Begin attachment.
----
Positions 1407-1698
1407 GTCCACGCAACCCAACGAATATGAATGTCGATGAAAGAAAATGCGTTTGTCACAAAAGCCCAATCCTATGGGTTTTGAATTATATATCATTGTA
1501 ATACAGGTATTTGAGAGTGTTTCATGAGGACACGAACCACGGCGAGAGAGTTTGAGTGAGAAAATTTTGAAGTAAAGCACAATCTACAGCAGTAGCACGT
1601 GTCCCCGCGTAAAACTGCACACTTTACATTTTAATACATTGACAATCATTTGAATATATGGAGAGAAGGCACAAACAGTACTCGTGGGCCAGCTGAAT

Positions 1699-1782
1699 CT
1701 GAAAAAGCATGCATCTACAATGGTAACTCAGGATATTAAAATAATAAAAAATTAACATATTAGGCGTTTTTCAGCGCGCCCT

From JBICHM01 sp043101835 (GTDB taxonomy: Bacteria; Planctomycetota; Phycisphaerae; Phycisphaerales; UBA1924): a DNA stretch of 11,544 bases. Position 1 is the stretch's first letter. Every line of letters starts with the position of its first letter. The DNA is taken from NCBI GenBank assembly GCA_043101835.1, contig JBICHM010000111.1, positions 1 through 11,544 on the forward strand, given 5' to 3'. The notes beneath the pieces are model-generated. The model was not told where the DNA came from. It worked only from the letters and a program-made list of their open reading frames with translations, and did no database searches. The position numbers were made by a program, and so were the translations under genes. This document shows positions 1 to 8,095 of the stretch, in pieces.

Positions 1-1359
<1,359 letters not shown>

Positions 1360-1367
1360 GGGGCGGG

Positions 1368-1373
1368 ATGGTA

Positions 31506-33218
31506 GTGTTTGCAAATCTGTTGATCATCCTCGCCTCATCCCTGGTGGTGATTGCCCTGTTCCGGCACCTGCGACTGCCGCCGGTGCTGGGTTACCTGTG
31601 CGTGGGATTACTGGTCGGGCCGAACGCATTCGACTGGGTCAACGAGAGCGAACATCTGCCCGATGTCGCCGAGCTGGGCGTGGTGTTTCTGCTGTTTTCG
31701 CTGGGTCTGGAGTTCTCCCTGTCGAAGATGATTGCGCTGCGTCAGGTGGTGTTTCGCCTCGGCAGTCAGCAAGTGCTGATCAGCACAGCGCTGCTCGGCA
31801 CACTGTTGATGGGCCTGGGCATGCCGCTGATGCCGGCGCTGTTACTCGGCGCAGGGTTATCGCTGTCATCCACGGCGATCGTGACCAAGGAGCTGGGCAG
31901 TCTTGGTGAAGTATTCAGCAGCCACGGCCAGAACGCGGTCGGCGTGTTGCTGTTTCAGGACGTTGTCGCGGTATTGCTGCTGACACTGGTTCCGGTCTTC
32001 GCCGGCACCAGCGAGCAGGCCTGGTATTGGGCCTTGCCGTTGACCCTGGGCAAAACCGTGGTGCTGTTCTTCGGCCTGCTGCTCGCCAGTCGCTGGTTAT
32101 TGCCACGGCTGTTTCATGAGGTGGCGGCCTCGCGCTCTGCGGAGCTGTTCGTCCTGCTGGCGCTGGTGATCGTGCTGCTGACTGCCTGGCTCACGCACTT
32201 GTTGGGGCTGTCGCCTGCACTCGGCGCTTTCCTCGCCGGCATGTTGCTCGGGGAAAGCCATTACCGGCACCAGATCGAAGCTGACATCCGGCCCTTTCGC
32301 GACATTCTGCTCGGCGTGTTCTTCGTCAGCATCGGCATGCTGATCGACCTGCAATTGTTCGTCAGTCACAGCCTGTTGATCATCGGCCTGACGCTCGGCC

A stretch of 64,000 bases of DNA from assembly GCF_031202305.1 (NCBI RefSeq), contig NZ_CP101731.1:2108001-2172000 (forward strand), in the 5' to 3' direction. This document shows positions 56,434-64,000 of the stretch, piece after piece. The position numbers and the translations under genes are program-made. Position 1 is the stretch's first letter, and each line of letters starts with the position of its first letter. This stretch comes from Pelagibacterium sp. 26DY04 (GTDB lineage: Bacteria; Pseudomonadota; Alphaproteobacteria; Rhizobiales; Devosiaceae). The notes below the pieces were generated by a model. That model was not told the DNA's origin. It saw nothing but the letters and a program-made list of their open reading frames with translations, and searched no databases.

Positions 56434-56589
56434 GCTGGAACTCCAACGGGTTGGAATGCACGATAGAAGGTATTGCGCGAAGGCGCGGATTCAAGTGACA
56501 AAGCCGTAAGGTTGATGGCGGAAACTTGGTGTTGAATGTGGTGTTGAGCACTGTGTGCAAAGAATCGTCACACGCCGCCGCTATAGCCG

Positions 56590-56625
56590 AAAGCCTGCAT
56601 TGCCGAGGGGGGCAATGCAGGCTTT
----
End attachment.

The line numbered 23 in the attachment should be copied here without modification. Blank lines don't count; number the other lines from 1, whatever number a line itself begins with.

32201 GTTGGGGCTGTCGCCTGCACTCGGCGCTTTCCTCGCCGGCATGTTGCTCGGGGAAAGCCATTACCGGCACCAGATCGAAGCTGACATCCGGCCCTTTCGC